The other day my youngest son, now in his late-twenties, was very proudly telling me how he was living within his means. He had an account for all his various bills, one for unforeseen expenses, he had his play account and… Basically, he’d bucketed his money.
He felt he was saving and was asking what I thought would be the best type of investment given his age and where the world was going. He had of course already decided how he was going to invest in a combination of cryptocurrency, shares and eventually, his gold standard, property.
And good on him.
It was a proud moment for a father to hear his son getting his shit together. Particularly after several years of it looking a bit dodgy as to what would happen.
That notion though, of living within your means, is rarely extended beyond our personal affairs.
A COVID opportunity
The pandemic has given many people pause for thought. The time to think about their own personal means and for many, it’s been a horrific and very scary time.
Job losses and uncertainty around income causing problems for families all around the world.
What we haven’t done yet, but we should, is to see what this pause means for jurisdictions and countries living within their means.
Why can’t we extend the concept to whole economies?
The kneejerk has been to assume when COVID is over that the old normal will return, as though we’re all just desperate for it to be like it was before. You know, a life full of problems and constraints and difficulties and working all hours God sends just to pay the mortgage. As though that situation of stress is the one we want for the new business as usual.
Meanwhile, governments rack up debt levels never before seen, not even in wartime, and whistle along as though printing money was actually what they had in mind all along.
In Australia, the politicians are desperate to return to pre-COVID neoliberalism. They are planning everything as though it’s what everyone wants, even to the point of ignoring the opportunity to ramp up structural change to energy, agriculture and what to do when the country can’t sell any more iron ore, coal or gas.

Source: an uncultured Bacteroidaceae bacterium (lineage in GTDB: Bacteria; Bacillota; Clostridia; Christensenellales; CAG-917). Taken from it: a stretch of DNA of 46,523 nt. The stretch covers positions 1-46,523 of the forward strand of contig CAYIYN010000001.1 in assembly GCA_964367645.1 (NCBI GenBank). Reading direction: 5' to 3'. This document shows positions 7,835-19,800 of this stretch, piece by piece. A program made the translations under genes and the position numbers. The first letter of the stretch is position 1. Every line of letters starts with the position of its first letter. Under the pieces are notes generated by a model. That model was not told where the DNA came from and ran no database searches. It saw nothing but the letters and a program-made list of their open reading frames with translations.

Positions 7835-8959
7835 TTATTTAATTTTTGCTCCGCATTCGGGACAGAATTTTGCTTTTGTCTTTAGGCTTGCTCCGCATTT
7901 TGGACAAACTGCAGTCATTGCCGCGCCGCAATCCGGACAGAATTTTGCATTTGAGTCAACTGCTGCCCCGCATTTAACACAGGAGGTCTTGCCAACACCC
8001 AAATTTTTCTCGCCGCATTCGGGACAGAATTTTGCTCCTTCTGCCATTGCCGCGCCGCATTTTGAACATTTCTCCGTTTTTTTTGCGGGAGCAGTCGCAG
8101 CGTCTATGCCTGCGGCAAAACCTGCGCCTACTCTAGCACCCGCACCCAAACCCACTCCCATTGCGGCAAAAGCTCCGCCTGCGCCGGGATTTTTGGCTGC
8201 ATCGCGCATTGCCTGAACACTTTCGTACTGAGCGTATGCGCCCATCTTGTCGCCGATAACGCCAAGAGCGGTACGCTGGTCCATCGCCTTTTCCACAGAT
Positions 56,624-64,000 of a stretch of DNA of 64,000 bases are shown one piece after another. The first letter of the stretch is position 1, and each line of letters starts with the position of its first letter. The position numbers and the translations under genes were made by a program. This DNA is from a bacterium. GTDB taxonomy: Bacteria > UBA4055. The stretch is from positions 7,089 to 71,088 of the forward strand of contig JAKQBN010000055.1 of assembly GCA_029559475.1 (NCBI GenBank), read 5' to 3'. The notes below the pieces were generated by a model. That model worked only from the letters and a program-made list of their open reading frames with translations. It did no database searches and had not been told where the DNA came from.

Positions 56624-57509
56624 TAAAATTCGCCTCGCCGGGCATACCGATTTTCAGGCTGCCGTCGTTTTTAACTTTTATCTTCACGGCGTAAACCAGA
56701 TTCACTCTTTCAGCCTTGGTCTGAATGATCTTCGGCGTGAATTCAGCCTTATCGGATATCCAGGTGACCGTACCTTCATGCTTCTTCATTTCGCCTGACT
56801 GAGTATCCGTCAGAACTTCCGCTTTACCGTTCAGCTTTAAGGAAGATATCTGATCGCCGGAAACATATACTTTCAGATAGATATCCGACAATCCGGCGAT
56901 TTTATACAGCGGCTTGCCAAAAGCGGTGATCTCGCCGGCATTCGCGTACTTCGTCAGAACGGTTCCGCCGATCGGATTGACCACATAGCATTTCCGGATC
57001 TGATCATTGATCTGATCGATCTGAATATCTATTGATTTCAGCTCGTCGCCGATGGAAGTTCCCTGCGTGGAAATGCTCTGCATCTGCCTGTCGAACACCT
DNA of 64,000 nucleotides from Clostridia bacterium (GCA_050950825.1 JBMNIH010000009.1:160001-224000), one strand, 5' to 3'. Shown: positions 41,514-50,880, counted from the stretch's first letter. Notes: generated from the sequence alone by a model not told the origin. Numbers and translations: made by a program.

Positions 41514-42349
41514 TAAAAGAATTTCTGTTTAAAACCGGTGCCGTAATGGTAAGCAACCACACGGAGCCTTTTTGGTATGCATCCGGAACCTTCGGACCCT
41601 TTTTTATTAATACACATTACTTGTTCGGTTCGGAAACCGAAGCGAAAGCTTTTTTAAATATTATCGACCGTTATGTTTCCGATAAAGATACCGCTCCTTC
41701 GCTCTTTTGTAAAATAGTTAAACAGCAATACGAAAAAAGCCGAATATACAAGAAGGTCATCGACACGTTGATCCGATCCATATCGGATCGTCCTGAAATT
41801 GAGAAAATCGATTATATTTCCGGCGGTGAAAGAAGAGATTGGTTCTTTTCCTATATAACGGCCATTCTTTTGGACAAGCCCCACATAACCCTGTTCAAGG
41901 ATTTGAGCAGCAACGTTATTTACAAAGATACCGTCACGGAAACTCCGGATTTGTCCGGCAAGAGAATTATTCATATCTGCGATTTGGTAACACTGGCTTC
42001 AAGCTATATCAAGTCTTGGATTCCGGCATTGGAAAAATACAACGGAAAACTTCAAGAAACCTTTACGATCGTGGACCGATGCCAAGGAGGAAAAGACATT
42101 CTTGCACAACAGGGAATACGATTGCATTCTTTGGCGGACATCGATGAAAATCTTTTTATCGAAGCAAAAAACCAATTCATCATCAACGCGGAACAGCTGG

The immediate challenge is not so much what an alternative normal should look like, more that leaders don’t seem interested in looking for alternatives. Or even imagining what those alternatives would be. And yet this is essential if we are to move forward.
This is all at a time in human history, the first when resources do not match demand, when we’re already living way beyond planetary means.
As one measure of this overreach, the day on which the renewable resources of the world are used up for that year has been creeping earlier and earlier for decades.
Source: Global Footprint Network
All those severe lockdowns when most of Europe stayed at home, global travel came to an abrupt halt and tourism tanked, changed the date for overshoot day 2020 by just three weeks.
Despite a pandemic slowdown we still need 1.6 planets worth of natural resources to get us all through the year.
Self-sufficiency for countries
Perhaps the numbers for earth overshoot day are too daunting.
More realistic perhaps is to extend the personal means test to countries or jurisdictions, a city or a county for example. These smaller, more compact economic units should be easier to handle and have more autonomy than the global economy.
Attempts at country level self-sufficiency start with a mindset of wanting to live within means. This will require a shift from a growth model to something that is more about what happens if we didn’t try to live within our means. Collapse is the extreme but shortages and strife are nasty precursors. There has to be a desire to mitigate these risks.
Next would be the inventory of needs and necessities together with the current modes of delivery for goods and services. Then some thoughts on the efficiency of these modes asking what sort of changes would be required? What resources are essential, what resources are a luxury that we could easily live without? Resource use decisions would also require a focus on what is understood by well-being.
Much of what happens in the West is unnecessary for human well-being. We are over-consuming and stressing out whilst failing to think about and utilize the resources that we have. We don’t imagine resources being the limiting factor because the only limiting factor is our desire and our greed.
The conversation about living within means requires a shift in thinking away from what we could potentially have, the yacht and that 10-story apartment block bringing in enormous amounts of passive income to fund the luxury villa on the coast.
Instead discuss and decide on a semblance of what we understand by well-being, especially how well-being can be enhanced by being people rather than consumers.
Any discussion on economic self-sufficiency quickly ends up at the individual. It is self after all.
It may be that a top down sufficiency is not possible, only from individuals can a collective living within means happen.
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